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PLA on Taiwan

The People’s Liberation Army does not want to see a resolution of
the current Taiwan Strait crisis. That’s the view from Pentagon China
watchers. Keeping tensions at a low boil gives the PLA’s top generals
the basis to argue inside the Central Military Commission for more
resources for China’s
military buildup. This includes a potent arsenal of short-range
ballistic missile targeted at the island.

A resolution of the crisis would mean China’s military might lose the
rationale for the buildup. Since last summer, when Taiwan’s President
Lee Teng-hui called for “state-to-state” relations between the island
and mainland, tensions have run high. The PLA brass would like to keep
it that way.

The Chinese military buildup includes changes to both the hardware
and software elements of its forces. The PLA is working on new
“asymmetrical” warfare weapons — systems that will give them the
biggest bang for the buck in a possible conflict with high-technology
enemy forces, namely the United States.

Among the key features of China’s military modernization:

  • Increasing capabilities for joint war fighting.

  • Revising doctrine and downsizing many divisions to brigade-size
    units and an overall troops reduction of 500,000.

  • Cutting back on military academies by one-third.

  • Creating a noncommissioned officer corps, like the U.S. military.

  • Cutting mandatory military service from the current
    three-to-five-year hitch to two years.

One troubling aspect of Chinese military activities in recent
years has been Beijing’s strategy called “advance and reassure” — like
the takeover of islands in the South China Sea and then announce to the
world, falsely, that China is not expansionist.

This raises the chance for miscalculation. The PLA might try to use
force against Taiwan thinking the U.S. will not intervene. “They have an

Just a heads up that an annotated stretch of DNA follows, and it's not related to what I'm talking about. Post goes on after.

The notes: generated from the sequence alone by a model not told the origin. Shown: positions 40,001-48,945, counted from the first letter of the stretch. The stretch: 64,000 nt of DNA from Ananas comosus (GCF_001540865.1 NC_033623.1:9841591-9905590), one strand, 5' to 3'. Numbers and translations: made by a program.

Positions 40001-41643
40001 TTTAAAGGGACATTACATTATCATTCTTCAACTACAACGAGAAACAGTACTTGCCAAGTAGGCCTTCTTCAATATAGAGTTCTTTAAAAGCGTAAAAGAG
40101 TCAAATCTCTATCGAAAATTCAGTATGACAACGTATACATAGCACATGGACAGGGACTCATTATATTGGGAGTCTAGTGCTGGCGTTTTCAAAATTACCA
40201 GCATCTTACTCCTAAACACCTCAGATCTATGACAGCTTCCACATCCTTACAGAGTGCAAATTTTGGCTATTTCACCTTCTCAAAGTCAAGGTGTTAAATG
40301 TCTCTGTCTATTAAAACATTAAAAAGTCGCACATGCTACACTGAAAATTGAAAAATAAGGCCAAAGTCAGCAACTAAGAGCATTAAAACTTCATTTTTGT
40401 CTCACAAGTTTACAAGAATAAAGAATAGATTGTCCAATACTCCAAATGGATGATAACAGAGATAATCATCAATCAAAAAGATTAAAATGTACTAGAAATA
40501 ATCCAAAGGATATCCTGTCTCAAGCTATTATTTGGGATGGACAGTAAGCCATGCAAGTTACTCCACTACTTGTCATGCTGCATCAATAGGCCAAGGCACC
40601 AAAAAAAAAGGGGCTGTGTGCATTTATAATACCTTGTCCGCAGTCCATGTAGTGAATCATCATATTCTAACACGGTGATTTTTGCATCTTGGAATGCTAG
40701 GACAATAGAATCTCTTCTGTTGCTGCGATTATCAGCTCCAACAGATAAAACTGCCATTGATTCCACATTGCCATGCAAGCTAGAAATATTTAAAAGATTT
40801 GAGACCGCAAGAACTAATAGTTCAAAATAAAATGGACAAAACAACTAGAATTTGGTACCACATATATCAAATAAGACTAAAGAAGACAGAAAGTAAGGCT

ability to get it quite wrong,” said one Pentagon official.

Army ‘Coo’ (cont.)

This is the latest installment in our monitoring of the Army’s
“consideration of others” (Coo) program. An officer tells us he’s been
scheduled to go cooing next month and is appalled at the pre-class
homework.

Each unit member must paste a picture of himself or herself on a
piece of paper and then write alongside the five or six words that best
describe the person.

“Place them around the picture,” the instructions say. “You may draw
a picture or use an actual photograph but you are to use your own
descriptive words.”

Personnel must also list groups to which they belong or with which
they relate.

The objective, says the lesson plan, is to “allow soldiers to become
familiar with each other. This exercise is designed to give soldiers the
opportunity to learn a little about their coworkers and understanding
their characteristics, values and interests. By understanding each
other’s makeup,
you have a better understanding of the individuals as a whole.”

The Coo assignment tells each soldier they must discuss all their
answers aloud and be prepared to answer questions. One soldier told us,
“I am appalled that the military would allow such an invasion of
soldier’s privacy to occur, especially in light of the hierarchical
nature of the military. Is there any doubts that if a soldier’s values
are not those of the group that the soldier might feel pressured to
conform? This program smacks of brainwashing and indoctrination.”

Top gun down under

Actor Tom Cruise tried last week to reach Defense Secretary William
S. Cohen during the Pentagon chief’s visit to Sydney, Australia. Mr.
Cruise lives in Sydney with his Australian wife, Nicole Kidman. The star
of the action movie “Top Gun” about Navy fighter pilots spoke to the
defense secretary several months ago about getting a ride in an Air
Force F-16. The call in Sydney was to follow up on the request, we are
told.

Mr. Cohen, who was in Australia on Saturday and Sunday to sign an
agreement with Australian Defense Minister John C. Moore, was not able